2.1. Synthesis and Characterization of Gold and Silver Nanoparticles
Several reaction conditions were tested for the process of synthesis of the nanoparticles by modifying the extract concentrations, the metal salt concentration, temperature, and time of the reaction. The optimal conditions were established after the study of the UV-Vis spectra obtained for the different reactions performed. In all cases, during the synthesis, a change in color was perceived after the reduction of the metal salt. The color changed to red/purple in the case of gold nanoparticles and to yellow/orange in the case of silver nanoparticles.
a shows the UV-Vis spectra of gold nanoparticles for a fixed concentration of DA extract and different concentrations of HAuCl4
. In all the cases, the appearance of the surface plasmon resonance (SPR) band of gold at around 500 nm can be observed, while in the spectra of the extract, there is no band. It can be observed how the SPR band varies depending on the gold concentration. It can be noted that with the lowest concentration of gold tested, the bands that appeared were broad and not really intense. When a higher concentration was added, the band became narrower and more intense. In addition, a variation in the λmax
of the SPR band was observed, which shifted to lower values when the concentration of gold was increased. With the highest concentrations of gold, the particles obtained were not stable and tended to aggregate and precipitate.
Regarding silver nanoparticles, Figure 1
b–e show the UV-Vis spectra of their synthesis led by DA extract. The reactions were performed at 100 °C in order to synthesize more homogeneous nanoparticles in a faster reaction, since it was observed that at lower temperatures, the reactions did not take place or heterogeneous nanoparticles were obtained. In the UV-Vis spectra, we observed the difference on the characteristic SPR band of silver at around 400 nm when the extract/water ratio is changed and the concentration of silver (Ag) is modified. Figure 1
b shows that the characteristic SRP band of silver nanoparticles does not appear when employing the concentrated extract with any of the Ag tested. When diluting the extract, the SPR band appeared for all the silver concentrations.
With the red seaweed I. cordata
, in order to attain a narrow size distribution, it was necessary to further decrease the concentration of the extract, which, as previously mentioned, already had a lower concentration than that of the other macroalgae studied. After several trials, a narrow SPR band with a maximum wavelength at 539 nm was obtained for [email protected]
, while [email protected]
showed the characteristic SPR band with λmax
at 418 nm, as shown in Figure 2
To accurately determine when the gold nanoparticles synthesis was completed, measurements of the absorbance in the maximum wavelength were acquired. Figure 2
c shows the spectrum obtained for [email protected]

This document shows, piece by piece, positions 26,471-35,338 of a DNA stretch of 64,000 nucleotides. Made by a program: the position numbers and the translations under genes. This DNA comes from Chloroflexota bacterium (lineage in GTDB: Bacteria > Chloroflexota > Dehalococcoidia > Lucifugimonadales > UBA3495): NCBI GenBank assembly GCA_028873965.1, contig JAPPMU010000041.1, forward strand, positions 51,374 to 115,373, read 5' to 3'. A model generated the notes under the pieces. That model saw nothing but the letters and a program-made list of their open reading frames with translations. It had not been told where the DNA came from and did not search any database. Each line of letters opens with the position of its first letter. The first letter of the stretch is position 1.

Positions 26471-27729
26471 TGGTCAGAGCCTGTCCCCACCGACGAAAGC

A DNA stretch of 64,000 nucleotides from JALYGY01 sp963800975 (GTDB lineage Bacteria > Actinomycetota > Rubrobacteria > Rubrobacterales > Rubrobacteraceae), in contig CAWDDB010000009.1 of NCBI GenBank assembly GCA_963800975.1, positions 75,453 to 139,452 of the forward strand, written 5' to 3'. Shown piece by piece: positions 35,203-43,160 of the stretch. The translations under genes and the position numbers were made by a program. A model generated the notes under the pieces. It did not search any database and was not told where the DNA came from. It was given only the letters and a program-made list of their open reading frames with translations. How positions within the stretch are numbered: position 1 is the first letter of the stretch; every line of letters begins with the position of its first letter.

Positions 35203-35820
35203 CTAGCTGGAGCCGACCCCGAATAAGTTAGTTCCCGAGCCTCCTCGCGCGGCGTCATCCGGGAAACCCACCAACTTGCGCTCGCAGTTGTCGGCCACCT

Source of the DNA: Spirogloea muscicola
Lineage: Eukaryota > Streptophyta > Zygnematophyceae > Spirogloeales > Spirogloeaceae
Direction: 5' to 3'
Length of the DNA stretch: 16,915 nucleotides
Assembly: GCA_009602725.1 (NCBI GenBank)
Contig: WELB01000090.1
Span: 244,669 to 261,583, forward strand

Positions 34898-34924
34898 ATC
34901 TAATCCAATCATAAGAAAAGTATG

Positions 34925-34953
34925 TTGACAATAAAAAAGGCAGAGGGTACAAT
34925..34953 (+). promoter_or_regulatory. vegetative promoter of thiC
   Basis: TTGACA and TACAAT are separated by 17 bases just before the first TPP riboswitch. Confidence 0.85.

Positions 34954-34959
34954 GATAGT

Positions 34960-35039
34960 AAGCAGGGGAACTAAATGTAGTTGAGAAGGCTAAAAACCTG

, and it can be noted that the reaction started when HAuCl4
was added. A quick increase in absorbance, which corresponds to the change in color, was observed between 0 and 5 h. After that, the reaction slowed down, and a slight increase in absorbance was observed without color change progression. The measurements were stopped after 15 h.
In the case of [email protected]
d), it can be observed that the use of a lower concentration of the extract could have affected negatively the kinetics of the reaction. The reaction might be divided into three stages. The first one, between 0 and 5 h, corresponds to the activation process. Next, an increase in absorbance appeared between 5 and 25 h, which corresponds to the change in color observed and the time when the nucleation process might take place. After that, a stabilizing process occurred. The reaction was stopped after 60 h.
pH was measured at room temperature prior to and after the synthesis of nanoparticles, as shown in Table 2
. It must be noted that a decrease in pH was observed in all cases, although it is worth mentioning that during the synthesis of gold nanoparticles, the decrease in pH was more significant than in the case of silver nanoparticles. These results are in accordance with previous reports that suggest the involvement of hydroxyl or amino in the reduction of gold(III) and silver(I) to gold(0) and silver(0). The reaction proposed involved the oxidation of hydroxyl or amino groups, which will lead to the liberation of protons and therefore the decrease of pH [6
The Z potential values obtained for the samples are collected in Table 2
, where it can be seen that the particles carry a negative electrostatic surface charge. This result suggests the involvement of the anionic polysaccharides present in the extract in the stabilization process of the nanoparticles, since the negative values obtained are in accordance with other studies where marine polysaccharides were employed for the synthesis of nanoparticles [25
]. It is interesting to highlight the values obtained for the nanoparticles synthesized since, according to Z potential guidelines, nanoparticle dispersions with Z potential values ˃±30 mV are highly stable [27
]. When samples are preserved at 4 °C, their stability in the long term (>6 months) has proven to be high.